It wasn’t until years later when a “routine” bust turned into a shootout and two undercover officers in Bucci’s unit shot and killed a suspect. The news struck a nerve with Bucci who decided that after his more than two decades on the job; it was time to walk away. “They shot him dead—25 years old. [He] died over marijuana. That was the turning point in my career. I retired and never looked back.”
Today, Bucci—who has never smoked marijuana—is a strong advocate for legalization solely because it would allow law enforcement to “do the job they are supposed to do, to protect and serve the community.” He says he laughs when he sees big marijuana busts on television, with the lineups of suspects and tables full of seized drugs and money.
“Every time you lock up someone for marijuana, that’s two-to-three hours you are not on the street doing what you are supposed to be doing,” he says, pointing to larger crimes like shootings, rapes and breaking and entering. “When I talk to cops today, they say [legalizing marijuana] would be the best thing that could happen because they could go after real criminals. It’s a self-perpetuating abject failure because of the money. The municipal courts make out like bandits, the lawyers make out like bandits. We were doing it 30 to 40 years ago, and they are still doing it.”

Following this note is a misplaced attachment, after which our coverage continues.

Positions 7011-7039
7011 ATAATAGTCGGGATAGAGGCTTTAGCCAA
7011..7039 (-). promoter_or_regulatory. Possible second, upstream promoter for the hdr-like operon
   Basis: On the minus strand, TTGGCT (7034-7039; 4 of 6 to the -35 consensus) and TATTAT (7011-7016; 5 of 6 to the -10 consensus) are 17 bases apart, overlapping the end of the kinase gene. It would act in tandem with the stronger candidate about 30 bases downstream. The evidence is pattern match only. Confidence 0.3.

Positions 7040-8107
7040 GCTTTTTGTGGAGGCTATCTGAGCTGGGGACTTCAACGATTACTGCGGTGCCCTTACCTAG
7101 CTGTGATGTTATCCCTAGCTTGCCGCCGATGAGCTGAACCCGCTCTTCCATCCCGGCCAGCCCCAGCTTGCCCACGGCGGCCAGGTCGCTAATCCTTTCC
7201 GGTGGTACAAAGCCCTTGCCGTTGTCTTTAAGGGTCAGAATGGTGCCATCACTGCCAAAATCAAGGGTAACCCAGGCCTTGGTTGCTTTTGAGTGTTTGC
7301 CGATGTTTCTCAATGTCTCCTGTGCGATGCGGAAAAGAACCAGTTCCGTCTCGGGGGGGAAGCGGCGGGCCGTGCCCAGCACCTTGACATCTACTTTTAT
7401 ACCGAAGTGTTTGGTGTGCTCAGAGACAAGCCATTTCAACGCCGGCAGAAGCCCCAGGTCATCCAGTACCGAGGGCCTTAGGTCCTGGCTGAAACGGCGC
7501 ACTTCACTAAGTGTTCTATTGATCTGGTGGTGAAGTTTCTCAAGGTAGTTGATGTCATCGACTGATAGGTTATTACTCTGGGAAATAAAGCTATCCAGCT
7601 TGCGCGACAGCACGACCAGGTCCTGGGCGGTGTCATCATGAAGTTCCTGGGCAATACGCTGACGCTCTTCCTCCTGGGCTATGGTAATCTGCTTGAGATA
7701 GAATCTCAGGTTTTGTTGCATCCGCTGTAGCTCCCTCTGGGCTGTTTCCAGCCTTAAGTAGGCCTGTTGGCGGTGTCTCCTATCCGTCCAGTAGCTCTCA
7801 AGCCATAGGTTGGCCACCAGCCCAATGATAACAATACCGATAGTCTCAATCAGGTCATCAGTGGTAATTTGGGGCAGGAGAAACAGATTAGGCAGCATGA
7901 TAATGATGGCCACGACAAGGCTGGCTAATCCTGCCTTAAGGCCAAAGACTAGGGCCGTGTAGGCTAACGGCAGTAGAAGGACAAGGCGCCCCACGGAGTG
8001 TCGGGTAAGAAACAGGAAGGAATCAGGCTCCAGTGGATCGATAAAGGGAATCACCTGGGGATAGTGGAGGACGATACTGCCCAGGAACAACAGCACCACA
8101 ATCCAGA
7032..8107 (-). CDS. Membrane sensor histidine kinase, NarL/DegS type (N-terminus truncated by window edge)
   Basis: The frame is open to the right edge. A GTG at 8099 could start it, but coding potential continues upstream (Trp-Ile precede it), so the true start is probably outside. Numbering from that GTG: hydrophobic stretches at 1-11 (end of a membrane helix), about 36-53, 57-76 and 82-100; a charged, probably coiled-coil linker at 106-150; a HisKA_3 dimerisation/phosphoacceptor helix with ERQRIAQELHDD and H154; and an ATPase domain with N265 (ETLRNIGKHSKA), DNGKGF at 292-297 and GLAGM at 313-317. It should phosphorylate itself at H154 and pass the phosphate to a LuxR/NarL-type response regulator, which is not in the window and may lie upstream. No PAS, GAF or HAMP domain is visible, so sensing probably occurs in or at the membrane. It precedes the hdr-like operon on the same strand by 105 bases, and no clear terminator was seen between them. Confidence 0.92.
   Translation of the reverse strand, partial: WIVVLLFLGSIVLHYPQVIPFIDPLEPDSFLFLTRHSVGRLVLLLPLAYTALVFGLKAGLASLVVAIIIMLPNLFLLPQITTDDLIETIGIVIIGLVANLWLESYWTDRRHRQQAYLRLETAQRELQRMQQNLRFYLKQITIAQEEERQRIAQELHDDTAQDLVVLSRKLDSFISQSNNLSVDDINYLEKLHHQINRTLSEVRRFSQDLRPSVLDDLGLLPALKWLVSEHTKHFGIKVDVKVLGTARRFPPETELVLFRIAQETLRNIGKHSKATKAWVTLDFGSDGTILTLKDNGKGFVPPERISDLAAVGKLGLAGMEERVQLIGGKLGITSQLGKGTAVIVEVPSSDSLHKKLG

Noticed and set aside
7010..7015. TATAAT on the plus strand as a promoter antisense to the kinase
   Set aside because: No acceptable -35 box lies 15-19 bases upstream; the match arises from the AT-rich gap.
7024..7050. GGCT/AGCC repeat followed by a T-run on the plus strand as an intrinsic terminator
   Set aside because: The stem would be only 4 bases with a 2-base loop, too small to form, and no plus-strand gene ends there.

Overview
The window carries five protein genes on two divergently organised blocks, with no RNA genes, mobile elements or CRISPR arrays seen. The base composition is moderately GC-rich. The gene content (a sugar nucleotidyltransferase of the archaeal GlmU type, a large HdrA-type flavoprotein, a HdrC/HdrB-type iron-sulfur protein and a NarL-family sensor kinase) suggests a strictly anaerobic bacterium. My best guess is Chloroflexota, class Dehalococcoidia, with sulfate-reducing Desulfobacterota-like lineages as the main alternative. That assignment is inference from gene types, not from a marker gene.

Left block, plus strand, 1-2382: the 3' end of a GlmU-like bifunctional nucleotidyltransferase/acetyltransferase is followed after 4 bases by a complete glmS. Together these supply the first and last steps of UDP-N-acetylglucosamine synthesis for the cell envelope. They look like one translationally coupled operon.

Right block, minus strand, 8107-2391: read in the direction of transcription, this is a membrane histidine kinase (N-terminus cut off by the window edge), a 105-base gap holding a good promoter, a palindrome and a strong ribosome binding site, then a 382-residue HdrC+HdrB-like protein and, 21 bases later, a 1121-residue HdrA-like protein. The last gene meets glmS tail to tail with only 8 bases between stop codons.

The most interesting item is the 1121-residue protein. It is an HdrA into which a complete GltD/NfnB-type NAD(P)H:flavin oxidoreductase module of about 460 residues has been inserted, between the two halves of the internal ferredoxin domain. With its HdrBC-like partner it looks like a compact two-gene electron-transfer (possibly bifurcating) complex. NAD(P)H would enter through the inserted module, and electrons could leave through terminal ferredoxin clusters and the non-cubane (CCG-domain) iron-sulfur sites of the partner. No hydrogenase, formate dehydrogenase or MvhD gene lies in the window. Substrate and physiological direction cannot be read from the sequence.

One attorney who agrees with Bucci is Bill Caruso, who manages and runs Archer’s government affairs practice. A former executive director of the New Jersey Assembly Majority Office in Trenton, Caruso has been recognized as one of the state’s most prominent policy makers and was instrumental in researching and drafting the bill that brought medical marijuana to New Jersey. He currently volunteers his time working on the steering committee of New Jersey United for Marijuana Reform, an organization consisting of members from public safety, medical, civil rights, faith, political and criminal justice reform organizations.